T42 



Radioactive Disintegration Series 



This transparency will be useful in discussing the process of radioactive transmutation which elements 
undergo by emitting G and $ particles. Four series are presented : Uranium-Radium ; Thorium ; Actin- 
ium; Neptunium. It is intended that this transparency be completed by the teacher (with a wax pen- 
cil) as students consult the Periodic Table and determine the complete symbol with A and Z for each 
member of the series. 

Overlay T42-A Shows the principal components in the Uranium Series. U-238 emits an particle re- 
sulting in an element possessing 90 protons and 234 nucleons. Element 90 is Tho- 
rium. Therefore, the symbol yoTh^'^ is placed in the first blank circle. Th-234 then 
emits a $ particle resulting in an element with 91 protons and 234 nucleons. Accord- 
ing to the Periodic Table element 91 is Protactinium; therefore, ,„Pa-'' is placed in 
the second circle. The procedure continues in a similar manner until the stable daugh- 
ter is reached. 

In this series some points are reached by a process called "branching"; a small 
fi-action of atoms decay in a manner other than that shown. The branching in this 
series is as follows: 



Th 



.34 — B , p^234 — B_^ u" 



Bi2w — g_^ rppio — §_ 



Pb-"' *^— Bi^ 



Remove overlay T42-A and introduce overlay T42-B. 

Overlay T42-B Shows the scheme for the Thorium Series. Follow the same procedure as in overlay 
T42-A. The bi'anching in this series is as follows: 



B 



AV-' 



Po-'" - 

Bi2.2 B , Po-M 



a 



^ Bi^ 



-^ Pb™« 



Remove overlay T42-B and introduce overlay T42-C. 

Overlay T42-C Shows the scheme for the Actinium Series, so-called because U-235 was once known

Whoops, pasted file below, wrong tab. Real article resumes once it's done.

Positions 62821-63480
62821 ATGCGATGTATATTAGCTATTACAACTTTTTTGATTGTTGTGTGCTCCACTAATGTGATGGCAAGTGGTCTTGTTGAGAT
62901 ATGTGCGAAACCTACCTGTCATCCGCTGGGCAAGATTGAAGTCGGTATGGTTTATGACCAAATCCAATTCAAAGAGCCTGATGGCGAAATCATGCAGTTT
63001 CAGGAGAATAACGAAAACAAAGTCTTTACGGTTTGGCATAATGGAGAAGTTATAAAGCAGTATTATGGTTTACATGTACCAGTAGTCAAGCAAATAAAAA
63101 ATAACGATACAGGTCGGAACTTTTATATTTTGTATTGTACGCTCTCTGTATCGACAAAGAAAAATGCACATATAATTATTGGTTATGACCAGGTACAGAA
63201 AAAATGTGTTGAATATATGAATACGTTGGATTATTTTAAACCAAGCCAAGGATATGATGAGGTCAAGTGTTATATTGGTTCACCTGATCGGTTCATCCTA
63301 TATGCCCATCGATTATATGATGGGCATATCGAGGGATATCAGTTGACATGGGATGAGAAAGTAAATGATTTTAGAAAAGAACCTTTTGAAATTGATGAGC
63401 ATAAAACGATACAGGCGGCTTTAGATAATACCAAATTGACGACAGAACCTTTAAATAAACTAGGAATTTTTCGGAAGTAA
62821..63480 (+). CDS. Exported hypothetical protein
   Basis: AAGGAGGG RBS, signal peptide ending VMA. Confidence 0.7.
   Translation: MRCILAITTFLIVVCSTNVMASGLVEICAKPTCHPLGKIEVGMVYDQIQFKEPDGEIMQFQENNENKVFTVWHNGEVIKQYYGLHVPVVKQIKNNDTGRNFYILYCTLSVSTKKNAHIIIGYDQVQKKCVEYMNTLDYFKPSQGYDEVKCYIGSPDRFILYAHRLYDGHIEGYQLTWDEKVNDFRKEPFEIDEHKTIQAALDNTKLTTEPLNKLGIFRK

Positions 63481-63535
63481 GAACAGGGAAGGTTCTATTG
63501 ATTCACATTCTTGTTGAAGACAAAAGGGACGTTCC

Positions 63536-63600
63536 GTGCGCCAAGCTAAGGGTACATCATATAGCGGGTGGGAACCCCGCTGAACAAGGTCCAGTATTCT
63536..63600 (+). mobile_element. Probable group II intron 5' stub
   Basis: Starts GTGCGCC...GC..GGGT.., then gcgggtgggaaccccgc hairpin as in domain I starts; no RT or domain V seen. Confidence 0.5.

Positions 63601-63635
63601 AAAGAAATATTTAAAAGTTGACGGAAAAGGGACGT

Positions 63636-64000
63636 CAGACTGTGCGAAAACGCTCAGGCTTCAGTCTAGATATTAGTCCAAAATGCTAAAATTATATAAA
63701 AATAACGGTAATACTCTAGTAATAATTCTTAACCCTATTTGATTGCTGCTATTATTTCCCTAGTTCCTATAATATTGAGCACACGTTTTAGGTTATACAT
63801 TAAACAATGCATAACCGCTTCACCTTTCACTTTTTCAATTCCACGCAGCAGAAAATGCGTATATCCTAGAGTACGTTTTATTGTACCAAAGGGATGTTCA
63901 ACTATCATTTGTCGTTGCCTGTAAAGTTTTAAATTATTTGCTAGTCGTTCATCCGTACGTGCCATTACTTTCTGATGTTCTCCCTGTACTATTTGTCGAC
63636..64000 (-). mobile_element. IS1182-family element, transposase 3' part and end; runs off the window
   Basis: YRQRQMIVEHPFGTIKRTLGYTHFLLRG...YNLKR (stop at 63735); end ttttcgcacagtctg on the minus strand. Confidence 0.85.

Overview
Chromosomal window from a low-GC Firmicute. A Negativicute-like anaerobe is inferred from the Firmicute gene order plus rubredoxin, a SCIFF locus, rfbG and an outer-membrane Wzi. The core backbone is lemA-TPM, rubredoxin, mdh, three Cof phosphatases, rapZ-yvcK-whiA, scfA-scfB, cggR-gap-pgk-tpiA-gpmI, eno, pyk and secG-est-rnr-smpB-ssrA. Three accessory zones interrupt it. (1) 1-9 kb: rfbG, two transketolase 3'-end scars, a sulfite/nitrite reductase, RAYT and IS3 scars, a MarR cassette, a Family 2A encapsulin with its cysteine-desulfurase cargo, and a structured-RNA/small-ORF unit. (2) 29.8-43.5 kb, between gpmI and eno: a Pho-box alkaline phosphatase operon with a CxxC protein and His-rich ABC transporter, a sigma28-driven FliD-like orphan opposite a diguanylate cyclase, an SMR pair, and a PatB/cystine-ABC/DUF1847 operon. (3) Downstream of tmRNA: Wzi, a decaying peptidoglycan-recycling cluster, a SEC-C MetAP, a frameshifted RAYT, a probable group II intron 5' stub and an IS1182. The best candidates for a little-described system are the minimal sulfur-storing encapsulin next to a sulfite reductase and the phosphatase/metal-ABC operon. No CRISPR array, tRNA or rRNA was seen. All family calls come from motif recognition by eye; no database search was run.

as Actinouranium. The branching in this series is as follows: 



Ac^ 
Po^ 



B 



Th^ 



-* At^ 



a 



-i^ Ra=^ 



115 Q ^ Bi^^^ ■ 



Po^ 



a 



-i-Pb^ 



Remove overlay T42-C and introduce overlay T42-D. 
Overlay T42-D Shows the scheme for the Neptunium series. The branching is as follows: 



Bi"^ Q , Tl^"-' ^-^ Pb^ 



T-42 






92 



cc 



238 



\ 



Uranium Series 



ct 



/ 



/ 



<^^^~^ 



^\ )^( )^\ )^. 



stable 



T-42 



A 




T-42 




T-42 



Neptunium Series 



CL 



CL 



241 



y 



PuU 




' - , ^ 



\ 




^\jO 



( 






y 






stable 



T43 Radioactive Decay Curve 



T43 



T43 



Radioactive Decay Curve 



Use this transparency to aid in the discussion of the half-life concept in radioactive decay. A number 
of overlays displaying sample data for a radioactive element and its accumulating "daughter" atoms 
are presented for analysis. 



Overlay T43-A 



Overlay T43-B 



Overlay T43-C 



Overlay T43-D 

to 
Overlay T43-F 



Shows the axes on which data for surviving and accumulating atoms will be plotted. 
The vertical axis represents numbers of atoms, No being the original quantity. The 
horizontal axis is in arbitrary time units. Introduce overlay T43-B. 

Shows plotted data for the surviving parent atoms and the accumulating daughter 
atoms for a short time interval. Point out that as radioactive decay occurs, the orig- 
inal radioactive atoms transmute into new, in this case stable, atoms. The plot 
shows this increasing number of daughter atoms along with the remaining num- 
ber of parent atoms. Add overlay T43-C. 

As time goes on, more parent atoms decay into new daughter atoms. This overlay 
shows that the number of daughter atoms eventually becomes equal to the number of 
remaining parent atoms. Add overlay T43-D. 

As time progresses, the number of daughter atoms is seen to increase further while 
the number of surviving parent atoms is shown decreasing. Continue with the re- 
mainder of the overlays. 

Now that you have presented the complete data for the graph you can indicate 
the suggestion of Rutherford that it is possible to specify the time required for any 
particular fraction of a radioactive substance to decay to one-half, one-third, or one- 
fourth of the original quantity. The fraction 1/2 has been chosen for convenience 
and the time T thus required is called the half-life. It is the time during which a ra- 
dioactive material decays to one- half of its original amount.